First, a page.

In our second part of our Harvest Through History series, let’s enjoy the view from the present day and look at some unearthed photos of the 20th and 21st centuries of Harvest at Château de Pommard.
Every day, we uncover more rare, and incredibly awe-inspiring, imagery from our ancient archives and from further afield and because at Château de Pommard we love to share we know its unfair to keep them buried in our vaults.
To take a look at Part One of Harvest Through History : Yesteryear click here and for Part Three, click Today.
The grapes have been collected and fermented following harvest and the must is now being removed from the fermentation vats. Workers of the Laplanche family in the Cuverie getting their boots juicy, circa 1960.
In the cobbled Courtyard of Honor, Harvesters big and small prepare for a day in Clos Marey-Monge snipping grapes off the vine.
Harvesters, believed to be associates of the Laplanche family, place wooden grape baskets on to tractors. Tractor technology has come a long way since!
Nadine and Jean Laplanche pose by their wooden baskets just before Harvest happens, circa 1985.
A Cuverie staff member inspects the wooden fermentation vats shortly after grapes have been sorted and placed inside. Fermentation is next!
A member of the vineyard team cleans his tractor in the Courtyard of Honor, Harvest 1992. The courtyard looks a lot cleaner today!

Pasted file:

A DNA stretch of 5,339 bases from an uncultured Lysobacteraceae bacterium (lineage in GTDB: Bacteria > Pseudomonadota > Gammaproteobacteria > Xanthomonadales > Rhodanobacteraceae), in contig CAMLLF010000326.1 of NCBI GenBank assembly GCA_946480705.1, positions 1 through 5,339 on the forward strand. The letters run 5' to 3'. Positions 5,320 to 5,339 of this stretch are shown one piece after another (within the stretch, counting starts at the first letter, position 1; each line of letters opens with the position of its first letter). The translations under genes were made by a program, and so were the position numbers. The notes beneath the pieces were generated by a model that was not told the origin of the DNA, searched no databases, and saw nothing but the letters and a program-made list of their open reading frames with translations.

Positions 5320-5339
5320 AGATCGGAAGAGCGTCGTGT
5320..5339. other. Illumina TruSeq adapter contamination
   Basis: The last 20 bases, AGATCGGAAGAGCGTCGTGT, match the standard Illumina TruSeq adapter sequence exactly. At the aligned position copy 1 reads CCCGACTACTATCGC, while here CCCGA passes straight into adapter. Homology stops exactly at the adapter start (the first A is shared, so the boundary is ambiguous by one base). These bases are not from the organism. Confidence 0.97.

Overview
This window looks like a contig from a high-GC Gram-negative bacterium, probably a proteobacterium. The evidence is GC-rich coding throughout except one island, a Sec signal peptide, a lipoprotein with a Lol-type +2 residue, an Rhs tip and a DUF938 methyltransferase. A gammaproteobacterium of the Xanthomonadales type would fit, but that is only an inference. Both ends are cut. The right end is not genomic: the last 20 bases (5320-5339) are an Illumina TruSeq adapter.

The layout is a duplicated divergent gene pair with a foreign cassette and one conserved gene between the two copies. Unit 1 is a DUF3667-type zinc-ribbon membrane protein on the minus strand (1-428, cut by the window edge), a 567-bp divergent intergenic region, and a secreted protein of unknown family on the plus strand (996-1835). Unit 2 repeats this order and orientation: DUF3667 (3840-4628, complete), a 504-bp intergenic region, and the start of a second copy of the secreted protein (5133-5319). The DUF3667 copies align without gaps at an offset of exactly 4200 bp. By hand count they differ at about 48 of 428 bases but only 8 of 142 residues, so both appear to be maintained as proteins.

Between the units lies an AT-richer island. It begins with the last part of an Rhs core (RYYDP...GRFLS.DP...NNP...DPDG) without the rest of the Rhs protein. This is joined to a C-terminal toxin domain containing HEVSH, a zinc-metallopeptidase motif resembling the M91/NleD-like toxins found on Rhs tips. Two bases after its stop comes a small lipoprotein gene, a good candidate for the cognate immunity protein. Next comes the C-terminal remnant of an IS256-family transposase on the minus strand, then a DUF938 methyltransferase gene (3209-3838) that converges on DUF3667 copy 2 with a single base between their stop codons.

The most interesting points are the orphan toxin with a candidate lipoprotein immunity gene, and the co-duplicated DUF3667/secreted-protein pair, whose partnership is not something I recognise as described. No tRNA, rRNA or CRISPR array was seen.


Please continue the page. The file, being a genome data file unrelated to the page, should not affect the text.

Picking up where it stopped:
The all-important wooden baskets for grape collecting are cleaned and prepared, ready for the start of Harvest, the following day. 1992.
Harvest is done! The tractor wear is beautiful flowers clothes to show to all the village that is the end…
Harvest and Vineyard workers wind on their way up Rue Marey-Monge to the office – Clos Marey-Monge. Château Micault, in the background, in need of TLC. Circa 1990.
In the Cuverie, the team bleed the fermentation vat to taste the bright red juice. Circa 1990.
Look at that color!
Wooden crates loaded with grapes are transported from the vineyard into the cobbled Courtyard of Honor.
The grapes, still in their wooden crates are transported – on someone’s back! – into the Cuverie from the tractor.
This seems a bit more sensible! Loading the wooden crates directly into the Cuverie…
With the grape juice now in the barrels, the leftover must is cleared and cleaned from the fermentation vats. It’s a sticky job, but someone’s got to do it.